During the waste audit, the IWRC determined that food waste accounted for 54% of all waste while milk and juice accounted for 26%. The remaining 20% included recyclables, compostables, cold lunch waste and trash. The district as a whole generates a total average of 229 pounds of food waste from students' trays daily. Yearly, that figure, when extrapolated, jumps to 41,220 pounds or 20 tons of food waste landfilled. Each student in the district tosses a yearly average of 59 pounds of food after breakfast and lunch.
Recommendations for Chariton CSD
During four days of waste sorts, the IWRC made recommendations to prevent and reduce food waste and also included these in a final report to the school district. The recommendations are cost effective and simple to implement and include strategies such as recess before lunch, longer lunch times, and implementing a share table. Motivated to reduce food waste generated at the schools, Bittner had stated that she would be implementing a share table in each cafeteria.
Share tables are places set aside in the cafeteria where students can set uneaten, unopened foods for reuse and/or donation. Staff, teachers, and students can help themselves to the items during breakfast and lunch. Another use of this food is to take it to sports practices after school, or to a local soup kitchen or food pantry to be distributed to people struggling to buy groceries. Either way, this will help reduce food waste and has the potential to alleviate hunger in the community.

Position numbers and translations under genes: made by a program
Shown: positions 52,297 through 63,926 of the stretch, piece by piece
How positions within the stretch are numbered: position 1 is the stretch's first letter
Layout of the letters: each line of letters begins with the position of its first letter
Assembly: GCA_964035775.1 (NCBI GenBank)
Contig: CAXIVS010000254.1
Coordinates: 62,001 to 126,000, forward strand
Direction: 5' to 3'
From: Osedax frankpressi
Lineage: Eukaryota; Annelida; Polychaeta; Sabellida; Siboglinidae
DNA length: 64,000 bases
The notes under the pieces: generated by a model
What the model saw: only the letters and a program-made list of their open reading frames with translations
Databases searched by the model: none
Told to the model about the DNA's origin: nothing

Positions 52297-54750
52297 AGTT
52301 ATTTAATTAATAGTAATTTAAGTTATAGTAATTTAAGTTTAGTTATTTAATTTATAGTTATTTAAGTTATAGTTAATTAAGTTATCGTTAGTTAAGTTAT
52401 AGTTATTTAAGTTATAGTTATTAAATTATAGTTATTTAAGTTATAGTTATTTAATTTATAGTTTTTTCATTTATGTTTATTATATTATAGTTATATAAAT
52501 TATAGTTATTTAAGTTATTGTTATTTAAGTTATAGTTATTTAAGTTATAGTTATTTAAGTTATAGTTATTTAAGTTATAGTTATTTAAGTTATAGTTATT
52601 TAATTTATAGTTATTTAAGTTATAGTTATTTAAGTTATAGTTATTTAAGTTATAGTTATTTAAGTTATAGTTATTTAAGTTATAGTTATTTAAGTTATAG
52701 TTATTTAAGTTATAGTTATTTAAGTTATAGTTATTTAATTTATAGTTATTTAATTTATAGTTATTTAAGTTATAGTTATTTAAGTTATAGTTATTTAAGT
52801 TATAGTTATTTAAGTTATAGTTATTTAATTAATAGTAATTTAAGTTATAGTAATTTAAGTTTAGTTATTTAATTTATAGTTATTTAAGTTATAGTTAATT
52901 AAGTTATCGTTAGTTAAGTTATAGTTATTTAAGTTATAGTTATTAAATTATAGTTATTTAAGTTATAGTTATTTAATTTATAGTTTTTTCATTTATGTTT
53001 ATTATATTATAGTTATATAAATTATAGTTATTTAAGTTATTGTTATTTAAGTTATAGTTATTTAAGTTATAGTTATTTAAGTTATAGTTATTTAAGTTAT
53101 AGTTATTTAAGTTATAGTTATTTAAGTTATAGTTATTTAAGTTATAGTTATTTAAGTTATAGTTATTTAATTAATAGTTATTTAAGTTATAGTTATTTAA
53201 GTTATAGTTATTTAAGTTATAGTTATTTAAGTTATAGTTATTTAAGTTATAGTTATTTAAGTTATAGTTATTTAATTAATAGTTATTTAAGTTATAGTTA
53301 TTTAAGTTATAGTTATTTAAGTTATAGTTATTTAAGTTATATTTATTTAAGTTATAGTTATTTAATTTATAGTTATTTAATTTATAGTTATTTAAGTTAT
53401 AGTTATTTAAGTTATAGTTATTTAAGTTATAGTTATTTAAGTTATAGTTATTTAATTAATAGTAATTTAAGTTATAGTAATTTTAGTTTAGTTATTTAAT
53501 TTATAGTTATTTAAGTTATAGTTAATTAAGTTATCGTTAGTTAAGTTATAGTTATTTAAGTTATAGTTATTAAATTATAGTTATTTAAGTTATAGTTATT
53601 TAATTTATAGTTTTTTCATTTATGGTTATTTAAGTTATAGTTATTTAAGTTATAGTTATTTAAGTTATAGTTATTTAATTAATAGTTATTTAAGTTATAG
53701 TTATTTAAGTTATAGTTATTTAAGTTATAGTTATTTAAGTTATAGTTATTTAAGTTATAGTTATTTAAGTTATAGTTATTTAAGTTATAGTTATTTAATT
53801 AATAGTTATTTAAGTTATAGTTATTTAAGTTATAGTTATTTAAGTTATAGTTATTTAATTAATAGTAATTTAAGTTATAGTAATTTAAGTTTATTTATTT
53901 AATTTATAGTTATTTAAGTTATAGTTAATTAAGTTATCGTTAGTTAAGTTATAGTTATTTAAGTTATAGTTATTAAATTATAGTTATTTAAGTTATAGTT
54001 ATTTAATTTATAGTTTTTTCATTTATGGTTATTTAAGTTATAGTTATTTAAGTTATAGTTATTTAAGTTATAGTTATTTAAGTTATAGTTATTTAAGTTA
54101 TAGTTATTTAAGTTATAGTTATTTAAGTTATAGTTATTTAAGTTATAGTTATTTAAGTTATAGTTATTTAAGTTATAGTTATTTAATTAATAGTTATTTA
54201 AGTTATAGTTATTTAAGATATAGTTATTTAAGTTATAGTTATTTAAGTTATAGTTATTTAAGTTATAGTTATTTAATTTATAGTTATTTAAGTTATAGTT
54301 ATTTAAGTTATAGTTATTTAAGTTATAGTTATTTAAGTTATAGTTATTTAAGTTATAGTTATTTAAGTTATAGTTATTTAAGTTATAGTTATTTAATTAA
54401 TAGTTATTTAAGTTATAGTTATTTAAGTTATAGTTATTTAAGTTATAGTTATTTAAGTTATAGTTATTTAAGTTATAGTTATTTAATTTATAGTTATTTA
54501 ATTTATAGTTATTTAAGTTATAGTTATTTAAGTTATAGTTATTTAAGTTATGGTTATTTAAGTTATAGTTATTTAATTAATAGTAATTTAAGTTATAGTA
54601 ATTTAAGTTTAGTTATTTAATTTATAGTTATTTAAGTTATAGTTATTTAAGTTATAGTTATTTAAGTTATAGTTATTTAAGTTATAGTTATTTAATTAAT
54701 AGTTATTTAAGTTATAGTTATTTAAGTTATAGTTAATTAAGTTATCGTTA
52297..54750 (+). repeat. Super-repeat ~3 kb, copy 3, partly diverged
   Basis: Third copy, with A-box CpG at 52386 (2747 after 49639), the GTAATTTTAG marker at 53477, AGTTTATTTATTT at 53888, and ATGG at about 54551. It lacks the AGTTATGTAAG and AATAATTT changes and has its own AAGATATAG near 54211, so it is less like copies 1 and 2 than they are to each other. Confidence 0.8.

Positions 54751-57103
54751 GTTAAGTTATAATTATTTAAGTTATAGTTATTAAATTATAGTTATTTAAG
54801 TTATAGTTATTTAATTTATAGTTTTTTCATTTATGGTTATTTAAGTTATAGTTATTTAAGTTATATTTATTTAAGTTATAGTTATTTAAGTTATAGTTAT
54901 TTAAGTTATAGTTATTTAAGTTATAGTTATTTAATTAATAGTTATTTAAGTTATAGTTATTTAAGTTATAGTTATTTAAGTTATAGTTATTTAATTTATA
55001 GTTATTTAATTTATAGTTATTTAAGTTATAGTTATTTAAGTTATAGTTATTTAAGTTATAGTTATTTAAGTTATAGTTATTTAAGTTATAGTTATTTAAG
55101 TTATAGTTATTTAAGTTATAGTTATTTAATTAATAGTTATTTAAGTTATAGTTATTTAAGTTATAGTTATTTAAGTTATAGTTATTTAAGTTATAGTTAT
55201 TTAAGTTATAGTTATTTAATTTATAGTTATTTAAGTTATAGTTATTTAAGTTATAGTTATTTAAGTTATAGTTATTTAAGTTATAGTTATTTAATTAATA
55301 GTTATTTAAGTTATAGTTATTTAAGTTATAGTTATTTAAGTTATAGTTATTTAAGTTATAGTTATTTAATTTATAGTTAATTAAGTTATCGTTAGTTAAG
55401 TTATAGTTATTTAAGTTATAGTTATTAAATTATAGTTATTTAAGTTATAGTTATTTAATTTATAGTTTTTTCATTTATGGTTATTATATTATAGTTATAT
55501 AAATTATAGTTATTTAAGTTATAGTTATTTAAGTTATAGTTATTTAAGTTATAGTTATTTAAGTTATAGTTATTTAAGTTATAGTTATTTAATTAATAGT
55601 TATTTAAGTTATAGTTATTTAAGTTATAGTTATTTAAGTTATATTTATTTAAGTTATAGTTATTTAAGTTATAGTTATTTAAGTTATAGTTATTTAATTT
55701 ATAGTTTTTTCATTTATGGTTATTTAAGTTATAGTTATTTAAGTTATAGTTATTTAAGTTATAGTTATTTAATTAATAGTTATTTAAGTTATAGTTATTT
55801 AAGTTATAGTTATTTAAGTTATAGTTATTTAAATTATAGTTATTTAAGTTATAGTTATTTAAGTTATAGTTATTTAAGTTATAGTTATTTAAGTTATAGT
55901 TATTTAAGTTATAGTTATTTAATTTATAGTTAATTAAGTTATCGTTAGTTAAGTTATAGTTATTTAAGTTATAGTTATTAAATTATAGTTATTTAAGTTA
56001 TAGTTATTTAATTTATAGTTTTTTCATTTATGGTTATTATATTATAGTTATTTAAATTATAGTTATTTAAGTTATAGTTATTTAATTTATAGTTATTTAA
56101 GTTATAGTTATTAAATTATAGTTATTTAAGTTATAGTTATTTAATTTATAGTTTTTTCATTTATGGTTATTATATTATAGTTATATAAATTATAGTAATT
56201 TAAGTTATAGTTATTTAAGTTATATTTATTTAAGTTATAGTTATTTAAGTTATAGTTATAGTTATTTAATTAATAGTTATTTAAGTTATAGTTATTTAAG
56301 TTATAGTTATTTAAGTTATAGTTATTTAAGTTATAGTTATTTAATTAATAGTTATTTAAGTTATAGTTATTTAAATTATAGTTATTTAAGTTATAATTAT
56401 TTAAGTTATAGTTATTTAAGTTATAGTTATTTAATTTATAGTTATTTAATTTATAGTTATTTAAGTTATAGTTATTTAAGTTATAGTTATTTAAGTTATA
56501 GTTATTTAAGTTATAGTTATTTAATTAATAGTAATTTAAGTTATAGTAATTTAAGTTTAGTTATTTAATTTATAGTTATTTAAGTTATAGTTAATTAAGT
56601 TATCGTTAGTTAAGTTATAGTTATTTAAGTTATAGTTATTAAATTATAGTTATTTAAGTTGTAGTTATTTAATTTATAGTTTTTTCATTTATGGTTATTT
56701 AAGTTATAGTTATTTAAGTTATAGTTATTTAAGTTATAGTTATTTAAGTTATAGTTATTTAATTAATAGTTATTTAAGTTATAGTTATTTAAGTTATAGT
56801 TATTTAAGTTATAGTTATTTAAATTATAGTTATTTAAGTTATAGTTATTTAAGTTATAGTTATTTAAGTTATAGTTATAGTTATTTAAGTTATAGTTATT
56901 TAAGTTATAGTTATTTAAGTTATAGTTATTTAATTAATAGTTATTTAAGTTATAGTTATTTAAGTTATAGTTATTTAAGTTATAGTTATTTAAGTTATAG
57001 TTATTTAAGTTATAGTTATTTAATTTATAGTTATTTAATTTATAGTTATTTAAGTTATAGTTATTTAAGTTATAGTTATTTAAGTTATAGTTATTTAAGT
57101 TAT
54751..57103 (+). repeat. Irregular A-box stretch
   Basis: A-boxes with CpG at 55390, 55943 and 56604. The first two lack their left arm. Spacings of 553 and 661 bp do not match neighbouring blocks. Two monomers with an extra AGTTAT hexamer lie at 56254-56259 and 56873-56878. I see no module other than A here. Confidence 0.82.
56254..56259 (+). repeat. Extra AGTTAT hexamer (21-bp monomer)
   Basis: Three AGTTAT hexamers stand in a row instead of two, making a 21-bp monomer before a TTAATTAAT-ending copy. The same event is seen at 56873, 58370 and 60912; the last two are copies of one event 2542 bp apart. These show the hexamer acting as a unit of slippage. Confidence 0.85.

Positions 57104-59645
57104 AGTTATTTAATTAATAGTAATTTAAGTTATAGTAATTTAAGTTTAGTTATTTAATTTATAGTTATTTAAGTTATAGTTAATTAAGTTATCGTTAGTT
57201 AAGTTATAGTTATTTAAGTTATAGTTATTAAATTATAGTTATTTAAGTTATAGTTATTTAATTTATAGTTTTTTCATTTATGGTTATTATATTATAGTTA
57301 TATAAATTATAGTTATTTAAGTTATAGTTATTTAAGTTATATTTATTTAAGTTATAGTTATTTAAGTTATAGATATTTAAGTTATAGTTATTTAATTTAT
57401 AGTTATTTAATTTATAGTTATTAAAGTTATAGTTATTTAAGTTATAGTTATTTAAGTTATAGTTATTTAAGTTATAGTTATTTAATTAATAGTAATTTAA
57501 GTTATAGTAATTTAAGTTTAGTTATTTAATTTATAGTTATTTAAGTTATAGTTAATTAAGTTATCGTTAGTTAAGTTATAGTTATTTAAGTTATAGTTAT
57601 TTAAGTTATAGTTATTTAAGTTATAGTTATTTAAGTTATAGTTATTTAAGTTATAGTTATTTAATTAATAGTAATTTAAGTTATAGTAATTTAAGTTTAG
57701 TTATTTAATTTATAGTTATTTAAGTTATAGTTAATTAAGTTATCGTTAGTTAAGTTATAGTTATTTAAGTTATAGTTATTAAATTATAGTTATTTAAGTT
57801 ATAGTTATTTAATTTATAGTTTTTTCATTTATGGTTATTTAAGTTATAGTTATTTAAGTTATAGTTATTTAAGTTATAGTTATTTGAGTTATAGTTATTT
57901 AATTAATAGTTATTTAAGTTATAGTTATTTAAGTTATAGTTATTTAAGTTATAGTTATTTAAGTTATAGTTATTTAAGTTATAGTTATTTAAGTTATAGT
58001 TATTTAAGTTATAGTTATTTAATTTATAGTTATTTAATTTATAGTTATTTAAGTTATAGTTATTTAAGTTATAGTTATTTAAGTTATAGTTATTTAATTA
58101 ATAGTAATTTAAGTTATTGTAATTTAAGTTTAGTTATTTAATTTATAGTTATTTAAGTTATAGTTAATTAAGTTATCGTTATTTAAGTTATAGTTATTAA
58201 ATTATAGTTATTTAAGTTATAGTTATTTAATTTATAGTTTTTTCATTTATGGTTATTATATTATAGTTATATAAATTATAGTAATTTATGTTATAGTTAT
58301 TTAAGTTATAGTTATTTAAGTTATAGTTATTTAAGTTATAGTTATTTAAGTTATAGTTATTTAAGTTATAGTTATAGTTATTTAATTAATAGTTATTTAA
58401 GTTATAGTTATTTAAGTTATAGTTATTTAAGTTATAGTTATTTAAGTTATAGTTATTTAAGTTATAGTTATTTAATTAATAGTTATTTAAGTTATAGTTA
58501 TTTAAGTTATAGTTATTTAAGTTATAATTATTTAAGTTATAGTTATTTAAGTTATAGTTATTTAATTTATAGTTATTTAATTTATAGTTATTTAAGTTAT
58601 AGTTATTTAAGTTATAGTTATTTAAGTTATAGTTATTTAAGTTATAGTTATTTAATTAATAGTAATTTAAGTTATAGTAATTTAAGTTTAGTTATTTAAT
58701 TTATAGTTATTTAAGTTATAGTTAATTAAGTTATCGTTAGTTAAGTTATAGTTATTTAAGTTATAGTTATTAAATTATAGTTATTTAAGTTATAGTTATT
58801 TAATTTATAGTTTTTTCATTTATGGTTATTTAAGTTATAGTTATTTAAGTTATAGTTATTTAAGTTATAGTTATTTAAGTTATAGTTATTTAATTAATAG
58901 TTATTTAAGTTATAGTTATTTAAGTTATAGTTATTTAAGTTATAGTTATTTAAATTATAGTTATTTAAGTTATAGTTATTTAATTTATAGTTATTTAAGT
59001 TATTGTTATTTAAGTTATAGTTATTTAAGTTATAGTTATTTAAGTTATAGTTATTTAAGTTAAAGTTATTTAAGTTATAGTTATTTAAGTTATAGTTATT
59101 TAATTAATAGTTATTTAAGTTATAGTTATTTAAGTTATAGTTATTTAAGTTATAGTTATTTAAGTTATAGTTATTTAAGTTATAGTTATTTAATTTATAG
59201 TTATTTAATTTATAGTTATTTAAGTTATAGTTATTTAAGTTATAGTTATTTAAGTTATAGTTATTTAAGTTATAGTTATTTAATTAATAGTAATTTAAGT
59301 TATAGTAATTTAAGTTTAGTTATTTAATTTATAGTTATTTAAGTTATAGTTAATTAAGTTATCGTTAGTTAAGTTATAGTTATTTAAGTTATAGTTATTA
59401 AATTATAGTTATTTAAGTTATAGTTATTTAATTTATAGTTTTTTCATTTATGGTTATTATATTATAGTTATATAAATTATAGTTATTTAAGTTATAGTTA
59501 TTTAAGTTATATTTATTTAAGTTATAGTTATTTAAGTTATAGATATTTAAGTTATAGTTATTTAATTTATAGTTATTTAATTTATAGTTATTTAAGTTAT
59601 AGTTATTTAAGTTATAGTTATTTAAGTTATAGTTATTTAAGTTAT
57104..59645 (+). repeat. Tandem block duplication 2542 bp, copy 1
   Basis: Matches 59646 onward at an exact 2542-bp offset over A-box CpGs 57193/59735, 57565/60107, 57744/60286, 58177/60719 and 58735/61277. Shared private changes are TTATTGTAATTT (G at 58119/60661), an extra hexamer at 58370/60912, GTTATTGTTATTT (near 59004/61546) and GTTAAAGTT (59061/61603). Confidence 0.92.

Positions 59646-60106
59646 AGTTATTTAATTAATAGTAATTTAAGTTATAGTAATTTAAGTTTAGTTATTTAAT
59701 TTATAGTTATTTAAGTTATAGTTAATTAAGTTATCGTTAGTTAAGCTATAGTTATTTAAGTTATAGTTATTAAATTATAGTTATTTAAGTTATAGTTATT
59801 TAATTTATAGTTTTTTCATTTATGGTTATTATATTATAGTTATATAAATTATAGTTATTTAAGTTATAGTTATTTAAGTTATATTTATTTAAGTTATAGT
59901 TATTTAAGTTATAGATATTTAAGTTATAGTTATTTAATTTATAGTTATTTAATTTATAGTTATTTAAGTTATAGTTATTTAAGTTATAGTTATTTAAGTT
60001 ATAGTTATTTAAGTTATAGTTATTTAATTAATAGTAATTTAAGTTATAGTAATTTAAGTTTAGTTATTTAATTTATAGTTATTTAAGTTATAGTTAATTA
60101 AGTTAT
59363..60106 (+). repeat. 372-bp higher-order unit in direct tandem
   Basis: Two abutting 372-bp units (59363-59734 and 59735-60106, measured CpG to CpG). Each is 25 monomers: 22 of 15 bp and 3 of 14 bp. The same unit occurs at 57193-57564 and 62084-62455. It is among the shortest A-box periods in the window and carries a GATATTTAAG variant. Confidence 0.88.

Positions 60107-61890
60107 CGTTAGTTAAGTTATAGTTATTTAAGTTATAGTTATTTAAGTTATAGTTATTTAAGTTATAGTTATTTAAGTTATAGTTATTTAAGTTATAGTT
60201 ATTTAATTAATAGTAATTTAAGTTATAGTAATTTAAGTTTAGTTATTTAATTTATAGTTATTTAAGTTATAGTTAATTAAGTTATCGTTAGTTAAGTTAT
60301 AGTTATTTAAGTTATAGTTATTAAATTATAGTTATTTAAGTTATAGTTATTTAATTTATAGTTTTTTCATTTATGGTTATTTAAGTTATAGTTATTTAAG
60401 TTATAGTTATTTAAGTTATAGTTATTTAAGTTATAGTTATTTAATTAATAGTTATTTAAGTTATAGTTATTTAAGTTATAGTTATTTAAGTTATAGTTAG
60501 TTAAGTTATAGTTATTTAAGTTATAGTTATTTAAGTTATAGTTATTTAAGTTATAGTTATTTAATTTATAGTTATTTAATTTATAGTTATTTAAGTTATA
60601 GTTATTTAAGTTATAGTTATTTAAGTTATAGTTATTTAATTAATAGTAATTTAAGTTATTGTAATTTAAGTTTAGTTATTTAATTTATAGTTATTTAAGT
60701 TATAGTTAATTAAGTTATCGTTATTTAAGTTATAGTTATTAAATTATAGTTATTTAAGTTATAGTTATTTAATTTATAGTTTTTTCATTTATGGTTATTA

As mentioned above, another recommendation shared with Chariton CSD would be to schedule recess before lunch. This allows students to get out excess energy first so lunch is more relaxed and students can more easily focus on eating, without the excitement of wanting to go play outside. Also, the physical activity during recess stimulates appetites.
The school district could also extend lunchtime, allow students to help plan the menu, and give menu items interesting names that will attract student to the items. For example, orange slices could be called "orange sunny smiles," while corn could be called "nuggets of Iowa gold." Even having a student contest to name menu items is a great idea to get kids interested in their meals and eating.
Schools and Residents Alike